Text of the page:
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Beauty in bureaucracy: the argument for an expanded administration

The tower of Nassau Hall is shown on the left and trees are shown on the right.
Dharmil Bhavsar / The Daily Princetonian

The recent “Who Runs Princeton” special issue from The Daily Princetonian highlighted many key figures on campus, but one in particular stood out: the nearly 1,200 non-faculty staff members the University has hired over the past decade. Many of Princeton’s peer institutions have seen a similar uptick in the number of administrators and have faced backlash from students. The calls to — as one Harvard student put it — “fire them all,” stem from a belief that more administrators drive up tuition prices and increase the various and complex levels of bureaucracy that students must navigate when seeking to impact change on campus, or simply get answers to their questions. 

Students, however, have not paid proper attention to the many benefits of a larger administration. Administrators handle many of Princeton’s day-to-day operations, including working directly with students to address personal and systemic issues, planning events, and generating new ideas to move the University’s mission forward.


More administrators means more people who are managing important issues on campus, from housing crises to free-speech debates. A larger administration might mean that there are more people in power who are available to hear student voices, whereas a smaller one would certainly increase the workload on each employee and decrease the time they could allocate to one-on-one work. Often, it only takes one person to help resolve a problem: to reopen a closed sign-up form, advocate for a student’s right to accessible housing, or just provide advice about the most effective next steps in a stressful bureaucratic situation.

These administrators can also provide fresh ideas about how to address University problems and how to work with students more effectively to bring about cooperative change. For example, last year, a very new Forbes College administration instituted events like Melanin Mondays to address calls for increased Black, Indigenous, and People of Color (BIPOC) social spaces. The increase of non-teaching personnel also ensures a greater diversity of knowledge, experience, and skill among the people who make decisions for the entire campus community, increasing the extent to which the administration is actually a representative body. While faculty, students, and locals also provide valuable and distinctive perspectives, and the University should place a focus on promoting them to decision-making positions, the new crop of administrators have an increased ability to hear and uplift more community voices.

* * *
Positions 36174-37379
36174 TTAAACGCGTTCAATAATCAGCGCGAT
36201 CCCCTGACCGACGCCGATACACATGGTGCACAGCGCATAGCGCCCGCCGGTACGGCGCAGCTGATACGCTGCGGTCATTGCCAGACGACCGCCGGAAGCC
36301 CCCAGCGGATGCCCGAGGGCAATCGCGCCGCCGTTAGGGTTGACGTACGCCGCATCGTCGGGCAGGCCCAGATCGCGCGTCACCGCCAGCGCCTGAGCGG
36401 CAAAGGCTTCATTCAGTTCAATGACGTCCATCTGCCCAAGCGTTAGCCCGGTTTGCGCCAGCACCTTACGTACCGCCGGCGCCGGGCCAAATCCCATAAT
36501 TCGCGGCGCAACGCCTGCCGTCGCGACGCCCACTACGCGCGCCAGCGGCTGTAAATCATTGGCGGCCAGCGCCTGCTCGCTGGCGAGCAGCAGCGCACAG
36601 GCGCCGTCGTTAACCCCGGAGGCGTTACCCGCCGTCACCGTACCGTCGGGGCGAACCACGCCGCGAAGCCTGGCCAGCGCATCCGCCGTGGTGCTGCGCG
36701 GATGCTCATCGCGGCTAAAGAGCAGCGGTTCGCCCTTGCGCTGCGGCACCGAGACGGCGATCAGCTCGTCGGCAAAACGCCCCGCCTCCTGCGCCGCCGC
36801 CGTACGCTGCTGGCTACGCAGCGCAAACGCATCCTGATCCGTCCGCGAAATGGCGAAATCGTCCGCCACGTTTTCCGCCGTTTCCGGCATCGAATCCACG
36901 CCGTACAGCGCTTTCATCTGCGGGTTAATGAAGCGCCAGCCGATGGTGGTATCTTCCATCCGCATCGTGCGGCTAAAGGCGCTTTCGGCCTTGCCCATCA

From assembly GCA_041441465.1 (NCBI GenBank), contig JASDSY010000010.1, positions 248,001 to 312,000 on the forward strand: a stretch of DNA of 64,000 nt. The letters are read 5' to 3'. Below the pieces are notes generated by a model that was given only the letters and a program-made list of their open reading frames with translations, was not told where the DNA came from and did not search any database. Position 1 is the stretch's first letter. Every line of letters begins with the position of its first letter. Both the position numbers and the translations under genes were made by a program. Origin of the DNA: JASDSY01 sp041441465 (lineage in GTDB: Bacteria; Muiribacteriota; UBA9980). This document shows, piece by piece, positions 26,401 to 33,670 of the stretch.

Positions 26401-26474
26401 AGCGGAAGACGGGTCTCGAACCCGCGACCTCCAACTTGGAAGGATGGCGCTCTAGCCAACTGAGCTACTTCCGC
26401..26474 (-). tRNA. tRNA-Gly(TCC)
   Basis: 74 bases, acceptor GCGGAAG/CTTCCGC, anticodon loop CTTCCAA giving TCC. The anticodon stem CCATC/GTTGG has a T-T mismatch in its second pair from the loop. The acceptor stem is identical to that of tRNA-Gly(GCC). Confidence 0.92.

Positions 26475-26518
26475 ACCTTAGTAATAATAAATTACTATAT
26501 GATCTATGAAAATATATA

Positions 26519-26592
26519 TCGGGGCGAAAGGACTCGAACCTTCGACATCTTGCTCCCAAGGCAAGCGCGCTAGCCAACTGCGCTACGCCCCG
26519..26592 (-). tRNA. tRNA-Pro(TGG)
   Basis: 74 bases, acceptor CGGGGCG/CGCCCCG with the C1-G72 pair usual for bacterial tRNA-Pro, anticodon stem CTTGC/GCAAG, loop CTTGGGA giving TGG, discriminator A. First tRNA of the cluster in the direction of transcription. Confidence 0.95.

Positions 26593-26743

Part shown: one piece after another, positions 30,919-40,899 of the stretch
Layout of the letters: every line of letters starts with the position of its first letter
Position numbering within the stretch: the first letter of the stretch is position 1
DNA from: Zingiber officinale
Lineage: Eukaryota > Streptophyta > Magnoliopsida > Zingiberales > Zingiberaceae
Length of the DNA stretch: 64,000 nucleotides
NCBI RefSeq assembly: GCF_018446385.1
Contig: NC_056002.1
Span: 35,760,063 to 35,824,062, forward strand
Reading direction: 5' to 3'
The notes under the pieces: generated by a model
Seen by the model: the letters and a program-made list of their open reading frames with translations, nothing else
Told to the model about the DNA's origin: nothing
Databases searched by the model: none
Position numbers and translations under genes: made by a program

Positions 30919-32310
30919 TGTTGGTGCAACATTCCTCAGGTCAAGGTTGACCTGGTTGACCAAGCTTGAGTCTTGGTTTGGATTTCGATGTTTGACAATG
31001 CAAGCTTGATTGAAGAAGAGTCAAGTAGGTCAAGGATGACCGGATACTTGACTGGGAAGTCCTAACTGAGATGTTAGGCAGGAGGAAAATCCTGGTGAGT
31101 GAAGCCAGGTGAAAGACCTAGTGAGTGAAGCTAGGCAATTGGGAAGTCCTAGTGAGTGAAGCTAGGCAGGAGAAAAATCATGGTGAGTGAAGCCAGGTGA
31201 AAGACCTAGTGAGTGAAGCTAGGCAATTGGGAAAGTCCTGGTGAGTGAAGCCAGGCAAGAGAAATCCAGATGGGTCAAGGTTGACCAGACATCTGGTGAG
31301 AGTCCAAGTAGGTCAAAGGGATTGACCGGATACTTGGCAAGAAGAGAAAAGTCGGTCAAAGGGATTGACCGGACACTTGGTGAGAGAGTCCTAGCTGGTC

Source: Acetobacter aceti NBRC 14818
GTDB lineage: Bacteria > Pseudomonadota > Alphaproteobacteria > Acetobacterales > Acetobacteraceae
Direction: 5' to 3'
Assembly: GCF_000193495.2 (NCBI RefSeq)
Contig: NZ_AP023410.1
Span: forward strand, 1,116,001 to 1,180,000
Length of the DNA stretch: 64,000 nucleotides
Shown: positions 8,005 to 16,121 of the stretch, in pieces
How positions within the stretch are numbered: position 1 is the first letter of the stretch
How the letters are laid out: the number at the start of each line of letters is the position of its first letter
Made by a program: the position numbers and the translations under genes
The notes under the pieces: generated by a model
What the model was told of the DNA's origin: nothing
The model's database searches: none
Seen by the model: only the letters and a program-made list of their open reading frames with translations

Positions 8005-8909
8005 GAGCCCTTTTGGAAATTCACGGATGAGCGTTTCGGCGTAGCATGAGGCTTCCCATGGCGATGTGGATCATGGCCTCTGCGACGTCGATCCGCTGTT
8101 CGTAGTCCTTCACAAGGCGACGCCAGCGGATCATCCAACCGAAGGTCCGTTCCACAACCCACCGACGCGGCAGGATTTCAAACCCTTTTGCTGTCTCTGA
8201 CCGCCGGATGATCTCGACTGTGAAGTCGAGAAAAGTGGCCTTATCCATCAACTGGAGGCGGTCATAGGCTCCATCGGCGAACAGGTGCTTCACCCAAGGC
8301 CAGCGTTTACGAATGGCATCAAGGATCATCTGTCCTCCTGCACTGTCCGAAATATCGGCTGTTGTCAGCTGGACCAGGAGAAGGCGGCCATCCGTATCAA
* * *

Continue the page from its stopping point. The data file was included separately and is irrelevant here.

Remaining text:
This all makes for a more positive campus experience; there are more people to hear our complaints and suggestions, and a greater number of pathways for student voices to travel all the way up to the desks of the people who can address our concerns. Here’s a personal example of the power of a large and compassionate administration: I had a stressful issue with room draw last year that I brought to Housing’s attention. Instead of just offering me a fix (or worse, ignoring the problem altogether), they offered me the chance to sit on the Undergraduate Housing Advisory Board. This gave me the chance to help impact housing policy for all students, actively preventing future issues like mine instead of putting a metaphorical band-aid on the situation.

The tuition question remains: how is the University affording these new hires? While it’s true that tuition price has increased from $56,750 to $83,140 over the past 10 years, this is partially due to inflation, which — as anyone who has read the news recently can tell you — has run rampant, especially since the COVID-19 pandemic began. Financial aid has increased as well, and generously so: Princeton now meets 100 percent of demonstrated need for all students from families making under $100,000 annually. The families who are seeing the bulk of the tuition increase are not the least-advantaged ones. For better, more diverse programming, which directly leads to a more positive campus experience, we must expect some kind of tuition increase. 

The University has also recently undertaken a project to increase Princeton’s class size, requiring more administrators to manage and serve the hundreds of new Princetonians who are soon to arrive on campus. It’s not a small job, and an administration without the 1,200 new members would surely be overworked and do a less effective job at ensuring all students have a chance to get their questions answered voices heard.

While concerns about the tuition increase are reasonable, especially in the wake of Malcolm Gladwell’s revelation that Princeton doesn’t actually need to charge tuition, the new crop of administrators should not be the target of ire. Their roles are important and necessary to ensure a better student experience as class size expands. Students must keep in mind the increased financial aid offerings and demonstrated benefits of a larger administration before passing sweeping value judgments on 1,200 people’s jobs.


Anna Ferris is a sophomore contributing columnist planning to major in English with a certificate in Values and Public Life. She can be reached at

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